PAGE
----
Under the terms of Pope Paul VI's motu proprioIngravescentem Aetatem, cardinals who reached the age of 80 before a conclave opened had no vote in papal elections. Pope John Paul II's Universi Dominici gregis of 22 February 1996 modified that slightly, so that cardinals who have reached the age of 80 before the day the see becomes vacant do not have a vote.
Canon law sets the general qualifications required of someone to be appointed bishop quite broadly, requiring someone of faith and good reputation, thirty-five years old, with a certain level of education. The cardinals have nevertheless elected the Bishop of Rome from among their own membership since the election of Pope Urban VI in 1378. The conclave rules specify the procedures to be followed should they elect someone residing outside Vatican City or not yet a bishop.
As of 28 November 2016[update], there are a total of 228 cardinals, of whom 121 are under 80. The Holy See announced on 20 March 2015 that Pope Francis had accepted the resignation by Cardinal Keith O'Brien of the rights and privileges of a Cardinal, although he will retain the title. As a result, only 120 cardinals are eligible to participate in a future papal election. Of those 120, 21 were appointed by Pope John Paul II, 55 by Pope Benedict XVI, and 44 by Pope Francis.
Audrys Bačkis will be the next cardinal to turn 80 on 1 February 2017, when he will lose his right to participate in a conclave.
The following is the list of all cardinals living as of 28 November 2016[update]. Cardinals appear in order of precedence, based on seniority by date of appointment. Paulo Evaristo Arns is the most senior member of the College by length of service (the Protopriest) and the last surviving cardinal elevated by Pope Paul VI. Angelo Sodano has the highest precedence as a Cardinal Bishop and Dean of the College of Cardinals. Roger Etchegaray has second highest precedence as a fellow Cardinal Bishop and Sub-Dean of the College of Cardinals. The oldest living cardinal is José de Jesús Pimiento Rodríguez, born in 1919.
Within the College of Cardinals, there are three categories, the highest-ranked Cardinal Bishops, then Cardinal Priests, and finally Cardinal Deacons. Within each category, cardinals are ranked by seniority of appointment to that category. Despite these titles, almost every cardinal is, since the pontificate of Pope John XXIII (1958–1963), a bishop. Any one not a bishop when his appointment is announced has generally been consecrated bishop before his formal installation, although a few priests appointed cardinals when near or over 80 have obtained permission not to become bishops.
Canada, Chile, Nigeria, Portugal, Switzerland, United Kingdom
Australia, Belgium, Czech Republic, Hong Kong, Ireland, Lebanon, Mozambique, Netherlands, New Zealand, Nicaragua, South Korea, Thailand, Ukraine, Venezuela, Vietnam
Albania, Angola, Austria, Bangladesh, Bosnia and Herzegovina, Burkina Faso, Cameroon, Cape Verde, Central African Republic, Côte d'Ivoire, Croatia, Cuba, Democratic Republic of the Congo, Dominican Republic, Ecuador, Egypt, Ethiopia, Ghana, Guinea, Haiti, Honduras, Hungary, Indonesia, Kenya, Latvia, Lesotho, Lithuania, Malta, Malaysia, Mauritius, Myanmar, Panama, Papua New Guinea, Peru, Romania, Saint Lucia, Senegal, Slovakia, Slovenia, South Africa, Sri Lanka, Sudan, Tanzania, Tonga, Uganda, Uruguay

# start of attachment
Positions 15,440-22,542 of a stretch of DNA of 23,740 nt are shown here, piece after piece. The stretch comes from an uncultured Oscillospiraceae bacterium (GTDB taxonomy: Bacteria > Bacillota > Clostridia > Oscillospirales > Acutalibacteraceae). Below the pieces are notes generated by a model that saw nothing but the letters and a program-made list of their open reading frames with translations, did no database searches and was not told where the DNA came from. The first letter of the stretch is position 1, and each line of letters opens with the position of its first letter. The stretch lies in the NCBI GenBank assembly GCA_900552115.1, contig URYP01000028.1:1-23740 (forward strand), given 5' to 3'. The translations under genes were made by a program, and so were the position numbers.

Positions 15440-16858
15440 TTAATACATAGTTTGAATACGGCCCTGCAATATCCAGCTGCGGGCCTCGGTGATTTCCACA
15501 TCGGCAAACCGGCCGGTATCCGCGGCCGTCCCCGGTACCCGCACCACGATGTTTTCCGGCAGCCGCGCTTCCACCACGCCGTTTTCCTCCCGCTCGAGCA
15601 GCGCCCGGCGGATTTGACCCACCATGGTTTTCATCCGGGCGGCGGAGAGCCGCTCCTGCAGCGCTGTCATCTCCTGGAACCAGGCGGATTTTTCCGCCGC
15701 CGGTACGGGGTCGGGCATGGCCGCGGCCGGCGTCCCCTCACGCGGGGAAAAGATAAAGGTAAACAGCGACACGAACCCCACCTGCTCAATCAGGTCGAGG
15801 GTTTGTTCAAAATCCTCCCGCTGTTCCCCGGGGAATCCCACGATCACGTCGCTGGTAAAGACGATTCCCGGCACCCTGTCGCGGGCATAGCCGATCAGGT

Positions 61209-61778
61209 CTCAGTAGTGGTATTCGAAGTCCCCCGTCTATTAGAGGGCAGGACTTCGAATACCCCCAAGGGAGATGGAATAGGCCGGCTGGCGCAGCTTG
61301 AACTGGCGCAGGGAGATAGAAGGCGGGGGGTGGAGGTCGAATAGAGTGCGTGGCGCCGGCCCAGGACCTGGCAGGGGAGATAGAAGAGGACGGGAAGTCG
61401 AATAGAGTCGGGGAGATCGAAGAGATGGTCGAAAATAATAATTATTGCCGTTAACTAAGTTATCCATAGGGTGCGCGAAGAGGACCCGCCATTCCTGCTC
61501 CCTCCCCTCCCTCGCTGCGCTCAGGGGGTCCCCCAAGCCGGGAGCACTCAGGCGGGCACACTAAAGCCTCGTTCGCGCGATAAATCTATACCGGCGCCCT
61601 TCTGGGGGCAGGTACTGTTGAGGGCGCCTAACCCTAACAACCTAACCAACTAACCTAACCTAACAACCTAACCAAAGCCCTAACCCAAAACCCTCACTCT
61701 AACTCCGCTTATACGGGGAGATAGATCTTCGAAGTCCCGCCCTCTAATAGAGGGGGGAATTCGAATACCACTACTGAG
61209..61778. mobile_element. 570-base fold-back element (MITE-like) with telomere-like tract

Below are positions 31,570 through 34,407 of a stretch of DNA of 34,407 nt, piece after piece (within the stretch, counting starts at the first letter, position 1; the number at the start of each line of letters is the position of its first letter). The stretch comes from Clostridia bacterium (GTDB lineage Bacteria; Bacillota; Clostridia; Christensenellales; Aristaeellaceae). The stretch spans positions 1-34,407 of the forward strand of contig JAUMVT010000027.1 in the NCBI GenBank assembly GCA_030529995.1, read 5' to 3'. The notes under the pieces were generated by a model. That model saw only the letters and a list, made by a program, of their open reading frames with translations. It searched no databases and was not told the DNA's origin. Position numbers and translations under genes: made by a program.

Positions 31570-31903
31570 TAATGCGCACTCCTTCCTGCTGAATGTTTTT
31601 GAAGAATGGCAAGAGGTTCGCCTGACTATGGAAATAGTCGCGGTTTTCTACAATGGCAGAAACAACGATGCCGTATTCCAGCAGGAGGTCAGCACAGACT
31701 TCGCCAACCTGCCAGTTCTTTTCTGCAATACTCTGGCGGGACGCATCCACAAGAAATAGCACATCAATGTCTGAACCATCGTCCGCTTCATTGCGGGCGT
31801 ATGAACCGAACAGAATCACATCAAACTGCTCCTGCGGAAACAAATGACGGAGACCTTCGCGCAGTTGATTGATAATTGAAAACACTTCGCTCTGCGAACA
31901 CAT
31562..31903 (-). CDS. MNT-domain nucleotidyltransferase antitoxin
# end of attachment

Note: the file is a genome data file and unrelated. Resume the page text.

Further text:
As of 28 November 2016[update], the College had 228 members, 120 of whom were eligible to participate in a conclave. The group's size has historically been limited by popes, ecumenical councils, and even the College itself. From 1099 to 1986, the total number of cardinals appointed was approximately 2,900 (excluding possibly undocumented 12th-century cardinals, cardinals appointed during the Western Schism by pontiffs now considered to be antipopes, and subject to some other sources of uncertainty), nearly half of whom were created after 1655.
^In 2003 Pope John Paul II announced he was also creating one cardinal secretly (in pectore). This appointment would have taken effect if it had been announced before the Pope's death. There was press speculation that it was Tadeusz Kondrusiewicz, Archbishop of Moscow, Joseph Zen Ze-kiun, Bishop of Hong Kong, or Archbishop Stanislaw Dziwisz, the pope's private secretary. Zen said he thought a mainland Chinese prelate was more likely than he. On 6 April 2005 a Vatican spokesman said that Pope John Paul II had not announced the name of this cardinal before witnesses prior to his death and that the appointment was therefore without effect.
^Cardinal Njue's date of birth is unknown. The Vatican provides only the year 1944.
^Cardinal-Deacons have the right to apply to become Cardinal-Priests after ten years as a Cardinal-Deacon. All living eligible Cardinal-Deacons have exercised this right, with the sole exception of Renato Raffaele Martino.